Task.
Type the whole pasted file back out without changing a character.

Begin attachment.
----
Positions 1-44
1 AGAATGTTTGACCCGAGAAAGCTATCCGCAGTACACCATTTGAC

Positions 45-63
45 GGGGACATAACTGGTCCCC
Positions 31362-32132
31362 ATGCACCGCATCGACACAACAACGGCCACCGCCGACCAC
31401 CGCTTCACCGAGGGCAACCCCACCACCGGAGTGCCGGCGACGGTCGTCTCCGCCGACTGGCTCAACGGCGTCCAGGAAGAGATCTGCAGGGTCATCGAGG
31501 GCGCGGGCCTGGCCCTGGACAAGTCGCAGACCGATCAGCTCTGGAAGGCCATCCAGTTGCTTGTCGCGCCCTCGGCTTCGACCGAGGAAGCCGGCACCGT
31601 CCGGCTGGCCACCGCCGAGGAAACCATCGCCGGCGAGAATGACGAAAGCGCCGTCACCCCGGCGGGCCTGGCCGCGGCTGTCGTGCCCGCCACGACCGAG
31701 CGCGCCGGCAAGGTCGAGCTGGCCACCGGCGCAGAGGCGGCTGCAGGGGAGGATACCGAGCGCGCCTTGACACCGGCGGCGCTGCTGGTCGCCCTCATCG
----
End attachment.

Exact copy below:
Positions 1-44
1 AGAATGTTTGACCCGAGAAAGCTATCCGCAGTACACCATTTGAC

Positions 45-63
45 GGGGACATAACTGGTCCCC
Positions 31362-32132
31362 ATGCACCGCATCGACACAACAACGGCCACCGCCGACCAC
31401 CGCTTCACCGAGGGCAACCCCACCACCGGAGTGCCGGCGACGGTCGTCTCCGCCGACTGGCTCAACGGCGTCCAGGAAGAGATCTGCAGGGTCATCGAGG
31501 GCGCGGGCCTGGCCCTGGACAAGTCGCAGACCGATCAGCTCTGGAAGGCCATCCAGTTGCTTGTCGCGCCCTCGGCTTCGACCGAGGAAGCCGGCACCGT
31601 CCGGCTGGCCACCGCCGAGGAAACCATCGCCGGCGAGAATGACGAAAGCGCCGTCACCCCGGCGGGCCTGGCCGCGGCTGTCGTGCCCGCCACGACCGAG
31701 CGCGCCGGCAAGGTCGAGCTGGCCACCGGCGCAGAGGCGGCTGCAGGGGAGGATACCGAGCGCGCCTTGACACCGGCGGCGCTGCTGGTCGCCCTCATCG